Sustainable Innovation and versatility
By Dennis Ayemba
Prefabricated buildings are buildings made up of components manufactured in factories then assembled on site in a variety of arrangements. These buildings can be constructed using modular parts such as walls, frames, doors, ceilings, and windows, or a number of complete prefabricated modular building units.
The rise to prominence of prefabricated buildings can be dated back to 1945 after the Second World War. That was when the need for rapid construction of buildings arose to replace the buildings that were destroyed during the war. They were received well initially, but as time went by; they fell out of favor since some of them became less attractive aesthetically compared to traditionally built buildings.
Even though prefabs are still popular in regions such as Asia and Europe where there are extreme weather conditions and a lot of seismic movements, in the developing world there exists a lot of disconnect with how people perceive alternative building technologies, key perceptions being: Prefabs are temporal structures and cannot be used to develop commercial multi-storey buildings, it is a cheap build and thus does not meet the perceived status associated with masonry works and due to the light weight they are not secure enough.
Resurgence of Interest
More recently there has been a resurgence of interest in prefabricated buildings mainly due to: A high demand for housing, relaxed legal regulations which acknowledge that prefabricated buildings can not only be aesthetically presentable but also be long lasting and sustainable. This has led to acceptance by the financing partners for mortgages, innovations and versatility that include a wide variety of sizes and configurations with sector specific building types, styles and options for variable plans and multi-storey configurations and also increased awareness with regards to availability of new and reliable technologies.
Recent significant examples in the international arena on the evolution of prefabricated buildings include the 30 storey Tower Hotel in Yue yang and B2 a 32 storey residential tower in Brooklyn; 60% of which was constructed off site.
The gap between prefabricated buildings and traditional buildings is narrowing significantly. There has been an increase in the number of firms who are involved in pre-fabricated buildings in Kenya to try and plug in the huge gap of 250,000 housing units annually. With diminishing land the only way to go is vertically by building multi-level buildings on smaller plinth areas.
According to Koto Housing Kenya who are manufacturer of Koto energy efficient building Expanded Polystyrene systems (EPS) panels, and one of the leading affordable building solution providers in Kenya; constructing multi-storey buildings in Africa is not as complicated as people may think. One only needs the right materials and expertise.
Koto Housing Kenya uses a building system of lightweight EPS panels that provide permanent formwork to reinforced concrete for columns and beam structures. The columns are produced by reinforcing and concrete filling vertical cores and horizontal beams in the KOTO panels. For Single Story Houses where there are little vertical forces, the structure need be designed for racking forces only. For this the columns are spaced apart in the external walls and a bond beam built into the panels across the top of the walls. The KOTO 8 panels serve as the walls between the columns and the bond beams also serve as anchorage.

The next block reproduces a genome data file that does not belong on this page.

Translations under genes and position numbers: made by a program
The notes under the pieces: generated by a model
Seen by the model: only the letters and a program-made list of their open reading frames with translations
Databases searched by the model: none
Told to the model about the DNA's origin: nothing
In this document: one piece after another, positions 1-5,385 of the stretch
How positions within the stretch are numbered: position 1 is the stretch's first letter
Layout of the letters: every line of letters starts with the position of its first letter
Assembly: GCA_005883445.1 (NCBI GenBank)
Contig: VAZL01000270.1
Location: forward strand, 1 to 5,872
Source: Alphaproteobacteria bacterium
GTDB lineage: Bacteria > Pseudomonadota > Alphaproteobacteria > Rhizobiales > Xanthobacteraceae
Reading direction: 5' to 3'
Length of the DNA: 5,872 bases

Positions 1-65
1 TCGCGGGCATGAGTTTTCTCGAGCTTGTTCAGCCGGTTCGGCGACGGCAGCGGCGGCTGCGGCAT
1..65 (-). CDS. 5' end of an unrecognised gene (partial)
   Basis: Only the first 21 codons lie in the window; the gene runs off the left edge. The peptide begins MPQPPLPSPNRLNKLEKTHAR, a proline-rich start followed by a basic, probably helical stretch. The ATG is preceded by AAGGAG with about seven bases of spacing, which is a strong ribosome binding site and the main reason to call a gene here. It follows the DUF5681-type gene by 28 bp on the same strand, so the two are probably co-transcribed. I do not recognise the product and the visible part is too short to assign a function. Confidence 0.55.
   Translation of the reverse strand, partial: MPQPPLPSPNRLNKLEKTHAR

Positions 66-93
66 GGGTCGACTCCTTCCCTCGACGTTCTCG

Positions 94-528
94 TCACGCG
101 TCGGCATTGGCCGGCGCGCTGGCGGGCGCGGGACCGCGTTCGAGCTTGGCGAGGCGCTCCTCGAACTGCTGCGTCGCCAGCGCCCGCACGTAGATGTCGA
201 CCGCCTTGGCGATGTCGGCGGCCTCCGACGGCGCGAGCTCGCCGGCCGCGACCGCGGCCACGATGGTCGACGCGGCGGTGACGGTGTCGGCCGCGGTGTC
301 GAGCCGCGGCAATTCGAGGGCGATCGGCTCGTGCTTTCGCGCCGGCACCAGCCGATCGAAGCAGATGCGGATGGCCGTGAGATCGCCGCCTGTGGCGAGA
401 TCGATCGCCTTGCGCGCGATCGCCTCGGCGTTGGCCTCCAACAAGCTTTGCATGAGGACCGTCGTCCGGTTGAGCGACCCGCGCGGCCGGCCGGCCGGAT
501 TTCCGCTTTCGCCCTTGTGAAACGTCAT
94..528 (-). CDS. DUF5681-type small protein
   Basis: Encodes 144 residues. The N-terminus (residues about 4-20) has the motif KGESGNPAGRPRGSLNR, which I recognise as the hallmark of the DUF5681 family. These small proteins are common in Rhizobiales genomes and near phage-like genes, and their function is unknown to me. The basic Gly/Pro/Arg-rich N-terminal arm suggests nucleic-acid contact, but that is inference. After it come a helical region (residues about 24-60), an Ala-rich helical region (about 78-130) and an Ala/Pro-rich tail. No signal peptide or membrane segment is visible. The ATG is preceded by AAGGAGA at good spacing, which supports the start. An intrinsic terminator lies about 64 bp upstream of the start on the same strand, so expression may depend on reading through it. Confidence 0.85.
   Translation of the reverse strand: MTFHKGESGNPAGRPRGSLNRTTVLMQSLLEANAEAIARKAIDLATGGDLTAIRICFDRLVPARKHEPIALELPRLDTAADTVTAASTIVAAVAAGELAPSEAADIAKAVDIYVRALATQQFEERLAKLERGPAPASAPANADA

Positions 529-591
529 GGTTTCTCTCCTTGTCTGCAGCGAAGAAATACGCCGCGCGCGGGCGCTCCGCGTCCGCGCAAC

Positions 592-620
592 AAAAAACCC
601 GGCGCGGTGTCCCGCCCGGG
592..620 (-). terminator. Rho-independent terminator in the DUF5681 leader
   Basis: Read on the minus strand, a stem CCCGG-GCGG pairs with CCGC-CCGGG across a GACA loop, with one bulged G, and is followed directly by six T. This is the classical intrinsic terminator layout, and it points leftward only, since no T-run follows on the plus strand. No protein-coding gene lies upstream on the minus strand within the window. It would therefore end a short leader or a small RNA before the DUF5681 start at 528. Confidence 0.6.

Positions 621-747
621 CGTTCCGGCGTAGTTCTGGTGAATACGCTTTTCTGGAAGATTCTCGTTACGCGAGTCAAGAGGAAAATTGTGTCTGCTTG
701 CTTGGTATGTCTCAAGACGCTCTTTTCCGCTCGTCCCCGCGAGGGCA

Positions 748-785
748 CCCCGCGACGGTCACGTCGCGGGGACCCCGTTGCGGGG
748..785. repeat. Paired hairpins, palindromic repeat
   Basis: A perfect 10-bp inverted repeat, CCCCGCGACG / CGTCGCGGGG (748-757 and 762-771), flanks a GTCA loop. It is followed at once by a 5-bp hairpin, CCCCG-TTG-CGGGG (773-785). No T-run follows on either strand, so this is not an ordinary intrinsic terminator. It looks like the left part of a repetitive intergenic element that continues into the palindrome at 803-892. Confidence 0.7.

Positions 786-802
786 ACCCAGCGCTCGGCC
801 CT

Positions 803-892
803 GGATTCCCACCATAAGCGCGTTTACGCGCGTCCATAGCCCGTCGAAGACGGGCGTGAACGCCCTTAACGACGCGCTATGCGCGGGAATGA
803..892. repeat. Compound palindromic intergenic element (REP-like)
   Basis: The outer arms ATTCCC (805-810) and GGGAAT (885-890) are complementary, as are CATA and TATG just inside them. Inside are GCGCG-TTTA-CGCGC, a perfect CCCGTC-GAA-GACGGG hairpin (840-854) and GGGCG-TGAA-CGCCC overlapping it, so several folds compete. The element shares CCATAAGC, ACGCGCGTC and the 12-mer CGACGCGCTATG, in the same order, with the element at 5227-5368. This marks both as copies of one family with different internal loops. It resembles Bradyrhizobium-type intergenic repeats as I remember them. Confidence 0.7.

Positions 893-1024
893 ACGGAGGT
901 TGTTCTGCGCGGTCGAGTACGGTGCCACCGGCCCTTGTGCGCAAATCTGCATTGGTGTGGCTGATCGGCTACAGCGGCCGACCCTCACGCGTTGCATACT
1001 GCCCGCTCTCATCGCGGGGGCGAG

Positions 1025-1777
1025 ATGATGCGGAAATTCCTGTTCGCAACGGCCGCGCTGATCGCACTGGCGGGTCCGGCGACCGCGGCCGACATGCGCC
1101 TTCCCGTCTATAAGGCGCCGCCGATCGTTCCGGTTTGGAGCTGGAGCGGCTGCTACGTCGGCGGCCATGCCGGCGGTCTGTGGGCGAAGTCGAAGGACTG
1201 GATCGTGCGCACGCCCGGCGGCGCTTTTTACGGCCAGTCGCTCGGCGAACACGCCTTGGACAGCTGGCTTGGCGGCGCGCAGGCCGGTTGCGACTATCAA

For Multi-Level Construction the system is also designed as column and beam. The columns are produced by reinforcing and concreting all cores in the Koto 8 panels give continuous rows of columns, which are connected to concrete slabs. The columns carry the vertical loads and resist the racking forces in flexure. The concrete slabs serve the same purpose as beams. The KOTO 8 panels infill between the columns and together serves the purpose of walls.
Koto8 Panels Specifications
The KOTO8 panels are ideal for construction due to several unique specifications they possess: They are Energy Efficient Koto Forms hence reduce heating and cooling costs, they are fire tested in accordance to British Standards and ASTM, their standard and designer made forms assure very straight walls, they are certified Green products, they have a high strength tough mineral composite finishing plus Dead Load Weight, they possess a zero Spread of Flame, RC column and beam methodology, They are easy to use hence one can use unskilled labour, large volume output for large projects hence less cost to transport, they attract less labour cost to install, they are ideal for high Seismic and Cyclonic regions.
According to Mr. Peter Kinuthia the Technical Sales Executive at Koto Housing, they have in the recent past completed several multi storey projects in record time, with most recent ones being: 200 units for the National Police and prisons service at Kamulu and Migosi within six months as opposed to 3 years using conventional means.
“With these achievements and several other feats the misconceptions are slowly being broken and being a local manufacturer; we have the capacity to produce enough panels for 300 houses in a month as per demand. Therefore, we encourage Kenyans to adopt alternative building technologies,” he added.